First impressions mean everything and although some might wince at the old adage, “You never get a second chance to make a first impression,” nowhere does it hold more true than in the more competitive than ever employment search.
But how can you effectively communicate your talents, achievements, skills, and potential contributions to recruiters, headhunters and HR departments without crossing the line into boorish boasting? By remembering that it’s not bragging if it’s true, and by cultivating a different attitude as you craft your resume and incorporate language that embraces the art of selling yourself. So go ahead – brag on your resume. We’ll show you how it’s done.
Dozens (maybe hundreds) of other hopeful applicants have submitted their resumes for the same position and suffer no qualms about sharing their myriad, impressive accomplishments.
Potential employers expect applicants to highlight their achievements on resumes and during an interview. Own those past accomplishments so you can effectively demonstrate what unique contributions you’ll bring to the company. Be proud!
So, how do you trumpet your triumphs from the metaphorical rooftops?
Assert your accomplishments without over-embellishing
Lucky enough to be chosen for…
Became a manager…
Chosen/ nominated/ recognized for…
Promoted from X to Y…
Incorporate action verbs that will infuse your descriptions with vitality
Passive voice sounds clunky, requires more words to say the same thing, and loses power and force. Active voice suggests confidence and assertion.
Avoid: Responsible for strategic planning to restructure the engineering department which resulted in quarterly growth of 52%.
Change it: Increased engineering department’s quarterly growth by 52% through strategic restructuring.
See Resume Action Words for other active verbs that showcase confidence in your accomplishments.
Provide concrete examples of your successes
Can you quantify your achievements? Whenever possible, introduce quantifiable data to show exactly how your work benefited your previous (and current) employers. Don’t forget to incorporate good action verbs.
Slashed overhead by 10% within three months.
Increased sales by $2 million in two quarters.
Create a list of your skills
Read job descriptions carefully for clues about what the employer seeks in an employee. Even short job descriptions contain key words that will help your resume pass screening systems and provide guidance about what to highlight in your document.
Identify a potential employer’s needs, sometimes a tricky proposition that requires a bit of reading between the lines. If a job description requires employees to “handle growth in the business,” “meet challenges in completing orders,” or “handle customers,” consider your personal successes with meeting those challenges.
Then, incorporate those power words to demonstrate that you’ve successfully met those requirements at other positions and that the employer would be passing up an irreplaceable opportunity to add a crackerjack new employee to the staff by not inviting you for an interview.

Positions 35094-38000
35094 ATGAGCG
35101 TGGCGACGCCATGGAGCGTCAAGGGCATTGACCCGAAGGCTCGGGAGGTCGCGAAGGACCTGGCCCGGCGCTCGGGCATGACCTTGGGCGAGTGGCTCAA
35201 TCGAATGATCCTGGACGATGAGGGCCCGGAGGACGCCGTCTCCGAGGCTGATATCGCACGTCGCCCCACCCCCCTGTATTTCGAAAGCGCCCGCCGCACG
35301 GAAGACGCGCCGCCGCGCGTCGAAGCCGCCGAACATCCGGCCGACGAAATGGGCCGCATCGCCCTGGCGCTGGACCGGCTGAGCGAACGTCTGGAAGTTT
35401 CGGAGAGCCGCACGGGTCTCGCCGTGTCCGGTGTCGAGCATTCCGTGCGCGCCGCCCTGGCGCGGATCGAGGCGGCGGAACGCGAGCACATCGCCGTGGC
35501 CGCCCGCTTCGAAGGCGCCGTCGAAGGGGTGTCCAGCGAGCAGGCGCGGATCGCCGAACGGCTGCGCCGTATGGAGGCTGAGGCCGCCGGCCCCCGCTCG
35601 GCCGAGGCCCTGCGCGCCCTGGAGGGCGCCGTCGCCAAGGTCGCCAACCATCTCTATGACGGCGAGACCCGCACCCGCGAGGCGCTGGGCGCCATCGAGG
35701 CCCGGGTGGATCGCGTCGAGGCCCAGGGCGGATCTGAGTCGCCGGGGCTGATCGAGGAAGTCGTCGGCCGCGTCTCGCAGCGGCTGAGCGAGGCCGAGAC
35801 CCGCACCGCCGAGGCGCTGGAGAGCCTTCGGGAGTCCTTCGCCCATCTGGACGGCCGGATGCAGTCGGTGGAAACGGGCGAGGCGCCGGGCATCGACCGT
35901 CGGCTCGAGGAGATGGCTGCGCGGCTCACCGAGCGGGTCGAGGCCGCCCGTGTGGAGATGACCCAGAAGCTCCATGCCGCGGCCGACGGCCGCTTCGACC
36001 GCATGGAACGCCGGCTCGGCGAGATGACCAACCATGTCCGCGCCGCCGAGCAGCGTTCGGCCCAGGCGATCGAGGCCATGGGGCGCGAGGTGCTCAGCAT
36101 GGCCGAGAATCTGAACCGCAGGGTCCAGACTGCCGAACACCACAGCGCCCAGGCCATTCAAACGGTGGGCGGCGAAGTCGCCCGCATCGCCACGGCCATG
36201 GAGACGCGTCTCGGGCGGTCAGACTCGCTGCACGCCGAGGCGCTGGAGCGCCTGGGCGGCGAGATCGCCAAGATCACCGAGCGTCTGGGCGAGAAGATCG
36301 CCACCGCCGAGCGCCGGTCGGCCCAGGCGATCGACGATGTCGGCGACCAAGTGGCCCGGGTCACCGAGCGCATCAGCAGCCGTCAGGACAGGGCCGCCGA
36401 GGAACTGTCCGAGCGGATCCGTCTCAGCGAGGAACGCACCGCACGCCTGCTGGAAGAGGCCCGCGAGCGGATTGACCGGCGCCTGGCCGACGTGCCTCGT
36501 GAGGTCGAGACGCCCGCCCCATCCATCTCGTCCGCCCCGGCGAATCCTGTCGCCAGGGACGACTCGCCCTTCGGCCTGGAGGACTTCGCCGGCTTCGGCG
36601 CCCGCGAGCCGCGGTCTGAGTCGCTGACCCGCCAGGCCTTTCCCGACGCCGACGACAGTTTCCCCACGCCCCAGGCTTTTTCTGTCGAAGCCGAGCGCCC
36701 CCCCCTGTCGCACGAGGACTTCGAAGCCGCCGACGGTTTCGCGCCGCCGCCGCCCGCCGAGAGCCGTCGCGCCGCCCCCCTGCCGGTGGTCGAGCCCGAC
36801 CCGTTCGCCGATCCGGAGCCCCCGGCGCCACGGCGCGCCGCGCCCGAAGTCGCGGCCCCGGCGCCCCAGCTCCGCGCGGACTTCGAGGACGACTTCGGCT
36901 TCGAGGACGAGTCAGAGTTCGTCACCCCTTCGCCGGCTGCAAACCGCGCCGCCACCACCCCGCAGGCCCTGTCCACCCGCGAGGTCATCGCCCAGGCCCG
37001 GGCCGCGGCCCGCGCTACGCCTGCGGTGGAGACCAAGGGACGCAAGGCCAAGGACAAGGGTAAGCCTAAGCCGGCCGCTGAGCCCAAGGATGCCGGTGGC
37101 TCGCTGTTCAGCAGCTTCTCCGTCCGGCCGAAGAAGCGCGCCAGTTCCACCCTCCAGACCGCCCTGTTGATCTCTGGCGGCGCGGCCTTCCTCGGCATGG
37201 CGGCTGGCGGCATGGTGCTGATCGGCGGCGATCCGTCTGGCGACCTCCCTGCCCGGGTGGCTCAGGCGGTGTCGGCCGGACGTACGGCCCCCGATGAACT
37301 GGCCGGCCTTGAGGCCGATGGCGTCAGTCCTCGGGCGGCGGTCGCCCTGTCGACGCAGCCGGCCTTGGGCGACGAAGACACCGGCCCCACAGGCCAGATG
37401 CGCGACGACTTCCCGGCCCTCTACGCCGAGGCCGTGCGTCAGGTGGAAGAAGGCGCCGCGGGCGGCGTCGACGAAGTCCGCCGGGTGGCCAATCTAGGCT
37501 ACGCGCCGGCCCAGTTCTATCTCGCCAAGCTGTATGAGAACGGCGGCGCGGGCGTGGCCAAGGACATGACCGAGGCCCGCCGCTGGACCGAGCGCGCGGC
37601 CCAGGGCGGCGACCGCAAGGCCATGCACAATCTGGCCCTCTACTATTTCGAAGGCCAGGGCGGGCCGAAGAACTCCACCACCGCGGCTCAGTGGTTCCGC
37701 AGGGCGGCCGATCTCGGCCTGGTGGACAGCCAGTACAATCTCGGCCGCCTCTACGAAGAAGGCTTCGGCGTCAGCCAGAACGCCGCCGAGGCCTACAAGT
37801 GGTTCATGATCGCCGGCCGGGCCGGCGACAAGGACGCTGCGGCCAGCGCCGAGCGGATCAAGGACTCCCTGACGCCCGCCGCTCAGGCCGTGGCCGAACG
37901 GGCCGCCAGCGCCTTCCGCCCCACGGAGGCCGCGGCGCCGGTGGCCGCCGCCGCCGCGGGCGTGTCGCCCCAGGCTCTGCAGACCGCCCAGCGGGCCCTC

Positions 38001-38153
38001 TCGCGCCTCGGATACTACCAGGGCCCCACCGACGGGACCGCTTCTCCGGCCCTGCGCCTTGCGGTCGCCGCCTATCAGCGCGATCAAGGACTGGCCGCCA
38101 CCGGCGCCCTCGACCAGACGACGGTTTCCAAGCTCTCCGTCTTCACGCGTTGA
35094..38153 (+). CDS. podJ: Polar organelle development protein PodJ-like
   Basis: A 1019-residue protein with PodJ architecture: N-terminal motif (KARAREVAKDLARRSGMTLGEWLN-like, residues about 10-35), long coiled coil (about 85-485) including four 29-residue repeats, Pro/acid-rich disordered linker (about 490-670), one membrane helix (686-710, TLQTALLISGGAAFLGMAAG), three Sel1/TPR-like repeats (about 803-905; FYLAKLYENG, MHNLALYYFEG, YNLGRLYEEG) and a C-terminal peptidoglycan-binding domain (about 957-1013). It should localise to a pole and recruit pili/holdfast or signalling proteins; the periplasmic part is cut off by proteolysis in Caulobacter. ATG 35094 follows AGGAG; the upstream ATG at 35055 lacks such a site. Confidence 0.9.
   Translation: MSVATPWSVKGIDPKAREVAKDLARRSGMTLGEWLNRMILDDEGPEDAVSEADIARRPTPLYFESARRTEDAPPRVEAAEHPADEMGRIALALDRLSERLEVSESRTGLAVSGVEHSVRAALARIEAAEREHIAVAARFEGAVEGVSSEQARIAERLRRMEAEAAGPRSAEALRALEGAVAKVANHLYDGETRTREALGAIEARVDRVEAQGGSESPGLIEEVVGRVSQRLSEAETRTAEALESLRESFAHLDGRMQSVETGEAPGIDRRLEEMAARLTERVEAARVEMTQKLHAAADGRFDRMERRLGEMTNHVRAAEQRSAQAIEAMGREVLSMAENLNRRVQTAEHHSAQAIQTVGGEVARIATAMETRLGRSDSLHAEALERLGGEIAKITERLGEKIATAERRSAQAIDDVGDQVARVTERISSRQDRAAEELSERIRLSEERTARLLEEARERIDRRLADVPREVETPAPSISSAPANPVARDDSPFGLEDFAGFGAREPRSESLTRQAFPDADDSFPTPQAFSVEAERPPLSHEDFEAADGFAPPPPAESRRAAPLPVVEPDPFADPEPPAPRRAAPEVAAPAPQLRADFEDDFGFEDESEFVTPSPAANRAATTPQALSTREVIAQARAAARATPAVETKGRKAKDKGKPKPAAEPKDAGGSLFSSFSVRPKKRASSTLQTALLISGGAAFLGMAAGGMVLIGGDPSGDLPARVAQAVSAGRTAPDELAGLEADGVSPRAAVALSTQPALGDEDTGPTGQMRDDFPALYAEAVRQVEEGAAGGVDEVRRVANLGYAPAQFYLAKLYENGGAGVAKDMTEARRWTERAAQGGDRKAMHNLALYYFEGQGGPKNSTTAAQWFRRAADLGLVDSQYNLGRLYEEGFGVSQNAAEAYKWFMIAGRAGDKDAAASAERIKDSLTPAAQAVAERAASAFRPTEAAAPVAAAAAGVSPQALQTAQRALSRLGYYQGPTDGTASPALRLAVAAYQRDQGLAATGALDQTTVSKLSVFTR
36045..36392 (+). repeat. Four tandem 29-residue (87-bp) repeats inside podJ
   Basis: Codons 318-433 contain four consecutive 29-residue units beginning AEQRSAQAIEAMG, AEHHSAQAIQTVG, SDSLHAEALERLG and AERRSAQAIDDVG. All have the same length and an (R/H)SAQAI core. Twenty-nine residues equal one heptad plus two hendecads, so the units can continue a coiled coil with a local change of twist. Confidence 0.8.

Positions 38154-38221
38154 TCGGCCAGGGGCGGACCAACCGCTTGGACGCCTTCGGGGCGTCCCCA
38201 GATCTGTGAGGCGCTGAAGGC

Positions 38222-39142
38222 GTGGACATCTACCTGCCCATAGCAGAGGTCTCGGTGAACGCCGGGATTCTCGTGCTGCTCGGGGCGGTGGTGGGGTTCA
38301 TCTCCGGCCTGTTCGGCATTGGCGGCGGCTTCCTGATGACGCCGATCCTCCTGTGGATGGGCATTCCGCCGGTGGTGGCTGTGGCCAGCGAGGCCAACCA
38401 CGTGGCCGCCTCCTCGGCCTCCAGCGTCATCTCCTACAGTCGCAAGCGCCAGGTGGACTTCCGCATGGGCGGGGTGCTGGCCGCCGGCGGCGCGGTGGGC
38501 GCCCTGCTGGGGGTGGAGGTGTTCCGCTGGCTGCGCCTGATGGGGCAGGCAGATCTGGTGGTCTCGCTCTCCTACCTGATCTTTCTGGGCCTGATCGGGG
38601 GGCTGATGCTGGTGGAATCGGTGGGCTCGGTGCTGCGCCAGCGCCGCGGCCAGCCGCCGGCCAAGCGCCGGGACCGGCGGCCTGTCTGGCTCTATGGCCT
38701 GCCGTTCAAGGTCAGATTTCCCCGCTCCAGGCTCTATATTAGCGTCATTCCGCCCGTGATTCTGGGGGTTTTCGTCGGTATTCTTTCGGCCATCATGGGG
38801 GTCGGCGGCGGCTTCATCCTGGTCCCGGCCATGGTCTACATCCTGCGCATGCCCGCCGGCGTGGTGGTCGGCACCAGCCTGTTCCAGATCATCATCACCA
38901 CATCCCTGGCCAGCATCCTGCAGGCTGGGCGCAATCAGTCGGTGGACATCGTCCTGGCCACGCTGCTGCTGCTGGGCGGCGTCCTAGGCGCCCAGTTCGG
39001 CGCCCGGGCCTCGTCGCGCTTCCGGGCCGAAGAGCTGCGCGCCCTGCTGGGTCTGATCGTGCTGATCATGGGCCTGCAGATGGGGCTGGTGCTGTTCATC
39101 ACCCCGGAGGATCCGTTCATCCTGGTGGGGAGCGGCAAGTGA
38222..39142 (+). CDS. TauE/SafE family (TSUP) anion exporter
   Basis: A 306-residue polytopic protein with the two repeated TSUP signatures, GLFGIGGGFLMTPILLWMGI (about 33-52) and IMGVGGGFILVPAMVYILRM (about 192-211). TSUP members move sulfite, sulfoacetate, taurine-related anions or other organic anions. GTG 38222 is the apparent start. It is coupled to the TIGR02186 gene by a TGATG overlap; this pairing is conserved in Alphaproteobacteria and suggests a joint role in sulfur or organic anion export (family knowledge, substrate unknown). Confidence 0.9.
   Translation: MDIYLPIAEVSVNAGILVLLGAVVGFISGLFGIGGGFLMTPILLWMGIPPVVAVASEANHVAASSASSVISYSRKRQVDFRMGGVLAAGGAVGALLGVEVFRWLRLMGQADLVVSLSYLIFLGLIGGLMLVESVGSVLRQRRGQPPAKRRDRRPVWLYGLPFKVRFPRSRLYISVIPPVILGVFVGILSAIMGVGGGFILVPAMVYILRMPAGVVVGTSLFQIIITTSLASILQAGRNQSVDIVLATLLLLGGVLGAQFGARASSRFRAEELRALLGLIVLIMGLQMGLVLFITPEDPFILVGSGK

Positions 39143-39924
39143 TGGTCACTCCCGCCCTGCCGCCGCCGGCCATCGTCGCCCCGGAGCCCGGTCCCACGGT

If the advertisement says:
We need someone who can handle increasing growth in our business, meet challenges in completing orders, and handling customers…
Your resume should trumpet:
Analyzed data to create and implement a change management plan that efficiently merged two departments one month ahead of schedule and $5K under budget.
Streamlined and increased order processing 40% by designing and implementing a more efficient Process of Operations.
Review a performance checklist and refer to past job evaluations
Sometimes, we’re so busy working that we forget about our accomplishments and don’t realize how good we are. Ask current and former colleagues if they remember achievements that you’ve forgotten. Consider asking clients and vendors for their input, too, or any others with whom you’ve established a good working relationship.
Read your older performance reviews to see what supervisors and managers have noted as your strengths, and incorporate them into your resume. Do you have letters of recommendation, company newsletters with shout-outs and employee recognition? They’re fair game, too.
Include awards and recognition
If you’ve received performance awards or recognition for your work and service, include it on your resume. Don’t forget to include the reward’s criteria to show potential employers why you were selected and what you accomplished.
One last reminder and a final caveat
Failure to include the impact you’ve had on companies for whom you’ve worked only does you a disservice and reduces your chances of an invitation to interview. Qualified candidates who most effectively explain their accomplishments have the highest chance of landing an interview. Don’t fear providing a factual account of your value to the organization – use dynamic verbs and active voice, and provide quantifiable data (dollars saved, time saved, percentage increases or decreases, etc.) to support your claims.
Do remember to stay honest. Making unsubstantiated, unsupported claims will damage your credibility and while you might get the interview, you won’t get the job.
By TopResume contributor, Joanna Ireland, a professional resume writer, content strategist, editor, and adjunct writing professor.